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  #1  
Old 06-01-2018, 04:10 PM
bobnoffs bobnoffs is offline
 
Join Date: Jul 2012
Location: n. wi
Posts: 545
Default gps antenna, alternator

i have an easy spot to mount my gps antennas under the cowl but they are within 4'' of the alternator. will there be trouble?
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Bob Noffs
n. wi.
dakota hawk/jab 3300 built and flying. sold 6/18.getting serious about the 12.
RV-12 kit as of 9/13
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  #2  
Old 06-01-2018, 10:32 PM
lr172 lr172 is offline
 
Join Date: Oct 2013
Location: Schaumburg, IL
Posts: 3,328
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I am not an RF expert by any means, but I would be a bit concerned with my GPS antenna 4" from some large magnets, assuming you are referring to a standby alternator, which use magnetics instead of an electrical field. Alternators are known for electrical noise, but I suspect that is induced onto the electrical path and not radiated though I don't really know.

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  #3  
Old 06-02-2018, 12:19 PM
bobnoffs bobnoffs is offline
 
Join Date: Jul 2012
Location: n. wi
Posts: 545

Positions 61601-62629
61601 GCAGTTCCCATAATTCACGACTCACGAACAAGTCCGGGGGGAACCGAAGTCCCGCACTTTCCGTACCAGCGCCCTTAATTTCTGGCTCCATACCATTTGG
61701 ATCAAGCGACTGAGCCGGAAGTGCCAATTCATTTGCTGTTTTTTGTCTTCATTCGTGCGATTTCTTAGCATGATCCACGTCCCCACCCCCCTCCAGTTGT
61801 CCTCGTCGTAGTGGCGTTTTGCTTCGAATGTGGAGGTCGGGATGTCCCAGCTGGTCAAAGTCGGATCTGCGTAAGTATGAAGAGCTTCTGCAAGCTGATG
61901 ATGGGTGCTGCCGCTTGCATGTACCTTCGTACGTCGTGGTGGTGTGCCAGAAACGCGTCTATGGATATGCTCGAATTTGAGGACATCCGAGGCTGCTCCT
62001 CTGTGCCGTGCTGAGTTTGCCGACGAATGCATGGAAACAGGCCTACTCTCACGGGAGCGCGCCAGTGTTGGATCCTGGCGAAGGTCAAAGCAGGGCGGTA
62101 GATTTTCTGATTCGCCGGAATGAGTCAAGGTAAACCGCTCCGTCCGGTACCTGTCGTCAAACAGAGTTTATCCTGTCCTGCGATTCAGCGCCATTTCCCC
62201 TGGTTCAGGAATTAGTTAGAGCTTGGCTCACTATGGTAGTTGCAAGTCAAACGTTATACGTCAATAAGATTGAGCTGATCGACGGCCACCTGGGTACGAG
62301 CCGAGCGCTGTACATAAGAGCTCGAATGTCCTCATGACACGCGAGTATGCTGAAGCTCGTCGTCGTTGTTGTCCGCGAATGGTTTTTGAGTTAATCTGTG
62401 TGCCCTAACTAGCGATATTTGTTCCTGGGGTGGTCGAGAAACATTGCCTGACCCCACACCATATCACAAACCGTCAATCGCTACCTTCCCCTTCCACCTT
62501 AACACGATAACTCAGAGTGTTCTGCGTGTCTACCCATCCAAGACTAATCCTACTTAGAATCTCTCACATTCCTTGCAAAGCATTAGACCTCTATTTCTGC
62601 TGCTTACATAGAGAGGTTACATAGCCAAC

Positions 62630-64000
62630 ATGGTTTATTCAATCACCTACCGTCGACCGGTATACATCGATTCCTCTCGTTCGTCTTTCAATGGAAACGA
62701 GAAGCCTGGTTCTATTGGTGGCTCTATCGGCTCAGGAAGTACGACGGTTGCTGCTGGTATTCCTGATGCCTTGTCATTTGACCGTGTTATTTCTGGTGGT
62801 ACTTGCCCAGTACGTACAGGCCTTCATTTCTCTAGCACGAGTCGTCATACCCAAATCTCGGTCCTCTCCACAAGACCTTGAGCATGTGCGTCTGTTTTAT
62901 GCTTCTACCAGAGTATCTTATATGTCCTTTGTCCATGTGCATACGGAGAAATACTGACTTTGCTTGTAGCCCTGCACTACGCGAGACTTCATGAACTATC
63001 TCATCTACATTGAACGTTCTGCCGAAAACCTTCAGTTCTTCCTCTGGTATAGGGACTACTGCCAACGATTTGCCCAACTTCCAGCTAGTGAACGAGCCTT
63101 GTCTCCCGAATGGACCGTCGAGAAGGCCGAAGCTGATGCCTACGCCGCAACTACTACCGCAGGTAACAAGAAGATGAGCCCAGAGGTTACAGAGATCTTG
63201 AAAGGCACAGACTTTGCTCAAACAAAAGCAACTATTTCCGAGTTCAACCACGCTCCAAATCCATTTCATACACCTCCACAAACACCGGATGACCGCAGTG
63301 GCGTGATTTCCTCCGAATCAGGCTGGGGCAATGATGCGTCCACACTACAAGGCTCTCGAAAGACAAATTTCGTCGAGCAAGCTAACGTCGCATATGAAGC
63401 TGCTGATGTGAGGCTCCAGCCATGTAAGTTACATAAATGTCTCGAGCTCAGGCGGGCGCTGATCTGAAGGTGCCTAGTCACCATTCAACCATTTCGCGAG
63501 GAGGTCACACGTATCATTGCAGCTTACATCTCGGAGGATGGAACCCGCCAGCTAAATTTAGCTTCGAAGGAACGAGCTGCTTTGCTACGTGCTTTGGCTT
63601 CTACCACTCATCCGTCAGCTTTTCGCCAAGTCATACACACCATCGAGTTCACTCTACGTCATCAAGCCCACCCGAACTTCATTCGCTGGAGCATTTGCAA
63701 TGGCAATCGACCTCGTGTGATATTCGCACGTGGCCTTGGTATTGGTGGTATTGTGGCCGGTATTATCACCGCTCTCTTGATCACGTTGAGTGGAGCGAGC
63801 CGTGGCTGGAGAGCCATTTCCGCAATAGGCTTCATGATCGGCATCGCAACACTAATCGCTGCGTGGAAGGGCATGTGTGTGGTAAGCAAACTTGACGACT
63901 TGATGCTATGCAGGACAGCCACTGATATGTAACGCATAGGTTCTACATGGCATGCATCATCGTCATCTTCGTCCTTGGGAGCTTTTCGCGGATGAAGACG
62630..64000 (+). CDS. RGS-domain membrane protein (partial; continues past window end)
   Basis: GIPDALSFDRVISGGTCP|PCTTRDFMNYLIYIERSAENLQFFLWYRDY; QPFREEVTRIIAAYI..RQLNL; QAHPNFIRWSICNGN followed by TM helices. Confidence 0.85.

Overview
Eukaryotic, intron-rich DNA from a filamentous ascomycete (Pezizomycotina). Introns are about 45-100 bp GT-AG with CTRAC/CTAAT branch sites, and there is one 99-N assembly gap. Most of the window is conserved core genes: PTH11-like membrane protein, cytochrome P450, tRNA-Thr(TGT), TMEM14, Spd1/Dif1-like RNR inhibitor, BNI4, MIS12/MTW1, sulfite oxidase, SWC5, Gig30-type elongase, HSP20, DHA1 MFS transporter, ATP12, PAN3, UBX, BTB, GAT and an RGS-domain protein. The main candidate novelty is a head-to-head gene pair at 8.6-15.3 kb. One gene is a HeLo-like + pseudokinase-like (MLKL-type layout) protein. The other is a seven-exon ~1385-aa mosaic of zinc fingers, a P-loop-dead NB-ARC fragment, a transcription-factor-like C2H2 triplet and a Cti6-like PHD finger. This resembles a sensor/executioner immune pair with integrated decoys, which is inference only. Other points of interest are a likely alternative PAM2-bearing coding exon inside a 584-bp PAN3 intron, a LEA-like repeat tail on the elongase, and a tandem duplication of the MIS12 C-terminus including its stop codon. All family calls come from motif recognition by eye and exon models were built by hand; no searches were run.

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well, fwiw i just went outside with my handheld gps and turned it on while holding it next to the alternator of my car. then i repeated while the engine was running. the gps acquired satellites in the same amount of time. don't know what this proves but as a vfr pilot i am going to give it a try by the alternator.
also, back of gps antenna has a label that says something like ''pull tape here to remove magnets if they interfere with compass''.
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Bob Noffs
n. wi.
dakota hawk/jab 3300 built and flying. sold 6/18.getting serious about the 12.
RV-12 kit as of 9/13
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  #4  
Old 06-02-2018, 12:46 PM
rv7charlie rv7charlie is offline
 
Join Date: May 2006
Location: Pocahontas MS
Posts: 3,203
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Just a heads-up. Any alternator you're likely to encounter uses either coils of wire moving through a magnetic field, or a magnetic field rotating through coils, to generate electricity. The alts we typically use, that aren't 'permanent magnet' alternators, use electric current through a coil of wire wound on an iron core to *create* the magnet that allows the alternator to work.
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